With the highest unemployment rate in the country and not a single annual job gain this decade, Michigan’s economic woes can make for a depressing campus event.

But Economics Prof. George Fulton, along with other experts at the 57th Annual Economic Outlook Conference, had some more optimistic views for the downtrodden state.

“So how much more economic pain do we have to endure before the tide begins to turn and we are creating more jobs than we are losing?” Fulton, the director of the Research Seminar in Quantitative Economics, pondered before an audience of academics and business professionals assembled in the Rackham Amphitheater last Friday.

RSQE’s 2010-2011 forecast for Michigan’s economy, delivered by Fulton during the conference on Friday, predicts that the state’s currently dire economic situation will improve by the end of the 2011 calendar year.

RSQE is a program at the University that has compiled outlook reports for the state and national economies since 1971.

According to the RSQE report, employment and personal income levels for Michigan hit record lows during 2009. Employment shrank by 6.8 percent, while personal income decreased by 3.4 percent.

RSQE estimates that a total of 282,900 jobs will be lost in 2009; that figure is predicted to shrink to 54,000 jobs lost in 2010, with losses in 2011 shrinking further to 36,000. However, the RSQE forecast also predicts that there will be modest levels of net job creation for Michigan by the fourth quarter of 2011, a trend that is expected to continue into 2012 as well.

Fulton, who spoke on the second day of the conference, said Michigan’s particularly weak economy this year “is related, of course, to the unprecedented industry crisis that the domestic automakers and their suppliers went through in 2009.”

At least since the early 1990s, Fulton said, automotive sales and overall employment levels across the state shared a “striking correlation.”

In closing, Fulton emphasized the importance of diversifying the state economy, as well as the need to reevaluate and retool the state budget process to bring revenues and expenditures into alignment.

Following Fulton’s speech, Arthur Schwartz, general director of labor relations for General Motors Corp., gave a presentation about the company’s recent experience with the challenges of corporate restructuring. According to Schwartz, a University alum, GM’s position in 2009 is grim but improving.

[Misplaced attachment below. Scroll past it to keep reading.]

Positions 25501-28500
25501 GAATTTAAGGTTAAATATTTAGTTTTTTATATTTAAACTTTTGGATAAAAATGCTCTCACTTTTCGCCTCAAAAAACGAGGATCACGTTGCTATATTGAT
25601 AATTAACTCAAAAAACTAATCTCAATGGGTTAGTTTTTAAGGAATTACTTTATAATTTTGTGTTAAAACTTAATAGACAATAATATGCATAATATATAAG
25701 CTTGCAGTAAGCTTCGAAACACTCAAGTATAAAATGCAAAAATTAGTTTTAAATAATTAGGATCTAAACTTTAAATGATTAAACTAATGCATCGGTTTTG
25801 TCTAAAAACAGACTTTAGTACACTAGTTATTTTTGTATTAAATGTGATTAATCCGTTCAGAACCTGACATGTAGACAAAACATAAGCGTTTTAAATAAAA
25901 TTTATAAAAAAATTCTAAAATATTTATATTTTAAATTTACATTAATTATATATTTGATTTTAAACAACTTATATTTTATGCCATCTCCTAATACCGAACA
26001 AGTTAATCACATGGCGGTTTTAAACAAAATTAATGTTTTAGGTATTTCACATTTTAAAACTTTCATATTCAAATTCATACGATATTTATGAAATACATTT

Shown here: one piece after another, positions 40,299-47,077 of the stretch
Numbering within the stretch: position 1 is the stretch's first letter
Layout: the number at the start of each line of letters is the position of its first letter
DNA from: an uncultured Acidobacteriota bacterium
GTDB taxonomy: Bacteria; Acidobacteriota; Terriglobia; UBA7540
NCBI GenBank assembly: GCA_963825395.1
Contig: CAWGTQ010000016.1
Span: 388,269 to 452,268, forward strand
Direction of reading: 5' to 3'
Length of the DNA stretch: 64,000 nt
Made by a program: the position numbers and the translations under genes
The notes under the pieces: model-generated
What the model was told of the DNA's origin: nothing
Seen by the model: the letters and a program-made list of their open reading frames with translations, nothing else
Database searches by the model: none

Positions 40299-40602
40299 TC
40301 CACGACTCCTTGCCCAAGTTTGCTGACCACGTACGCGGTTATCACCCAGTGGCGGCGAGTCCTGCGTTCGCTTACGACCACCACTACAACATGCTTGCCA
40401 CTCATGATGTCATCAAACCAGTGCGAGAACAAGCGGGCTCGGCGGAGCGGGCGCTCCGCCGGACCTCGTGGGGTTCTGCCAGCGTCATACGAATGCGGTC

While admitting that the Chapter 11 bankruptcy experience was arduous, Schwartz said GM is already emerging from restructuring a leaner and more profitable company.

Much like Michigan’s economy suffered from dependence on the automotive sector, Schwartz said that GM ultimately placed too much of its hopes on continued demand for trucks.

In addition to a diversified product lineup and better profit margins across vehicle classes, Schwartz said that GM’s successful efforts to manage debt and curtail expenditures signal that better times are ahead for the company.

The third and final speaker at the conference on Friday was Timothy Bartik, senior economist for the W.E. Upjohn Institute for Employment Research. Bartik’s presentation offered eight specific policy recommendations that he argued would promote Michigan’s economic development in the long run.

Notably absent in Bartik’s presentation was any mention of the automotive industry. Instead, he most prominently suggested increasing educational investment. Among other recommendations, Bartik claimed that expanding pre-kindergarten programs, career academies and summer school offerings would provide cascading benefits over several decades as students enter the workforce with better educations and stronger credentials.

As for educating adults, Bartik said that job re-training closely linked to specific employers — like apprenticeships — was another cost-effective way to improve Michigan’s long-term economic prospects.

Bartik closed by saying that state lawmakers should invest “at least a billion (dollars) or two a year” in these educational programs.

“If you’re not willing to invest that, then you’re not serious about affecting things,” he said. “You’re just playing games.”

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